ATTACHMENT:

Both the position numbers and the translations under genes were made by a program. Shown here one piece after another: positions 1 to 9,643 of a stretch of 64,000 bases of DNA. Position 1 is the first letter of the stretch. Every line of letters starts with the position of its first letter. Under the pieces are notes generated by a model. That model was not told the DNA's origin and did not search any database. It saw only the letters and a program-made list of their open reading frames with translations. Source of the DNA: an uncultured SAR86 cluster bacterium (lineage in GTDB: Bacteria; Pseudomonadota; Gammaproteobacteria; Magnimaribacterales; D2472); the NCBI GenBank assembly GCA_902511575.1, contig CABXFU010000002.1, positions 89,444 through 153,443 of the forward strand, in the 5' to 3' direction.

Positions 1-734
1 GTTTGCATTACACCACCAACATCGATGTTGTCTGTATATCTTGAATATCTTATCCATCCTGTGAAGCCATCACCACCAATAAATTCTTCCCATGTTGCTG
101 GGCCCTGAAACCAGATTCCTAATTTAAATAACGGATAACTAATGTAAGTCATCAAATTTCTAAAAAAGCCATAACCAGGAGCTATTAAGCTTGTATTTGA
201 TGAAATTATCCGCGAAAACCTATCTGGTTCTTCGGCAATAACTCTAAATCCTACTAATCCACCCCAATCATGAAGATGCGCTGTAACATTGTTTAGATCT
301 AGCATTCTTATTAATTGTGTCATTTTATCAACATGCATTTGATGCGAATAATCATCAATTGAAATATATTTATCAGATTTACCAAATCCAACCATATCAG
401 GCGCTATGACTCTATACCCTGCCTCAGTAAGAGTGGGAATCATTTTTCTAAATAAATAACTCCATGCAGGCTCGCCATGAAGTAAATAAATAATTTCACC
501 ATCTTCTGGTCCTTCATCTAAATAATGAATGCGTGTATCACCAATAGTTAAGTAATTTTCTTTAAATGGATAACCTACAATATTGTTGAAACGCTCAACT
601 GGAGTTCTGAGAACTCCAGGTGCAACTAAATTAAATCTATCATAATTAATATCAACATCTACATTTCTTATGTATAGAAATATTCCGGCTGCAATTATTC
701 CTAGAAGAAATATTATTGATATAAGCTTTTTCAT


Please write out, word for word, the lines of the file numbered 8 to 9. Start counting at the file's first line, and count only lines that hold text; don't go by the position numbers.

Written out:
501 ATCTTCTGGTCCTTCATCTAAATAATGAATGCGTGTATCACCAATAGTTAAGTAATTTTCTTTAAATGGATAACCTACAATATTGTTGAAACGCTCAACT
601 GGAGTTCTGAGAACTCCAGGTGCAACTAAATTAAATCTATCATAATTAATATCAACATCTACATTTCTTATGTATAGAAATATTCCGGCTGCAATTATTC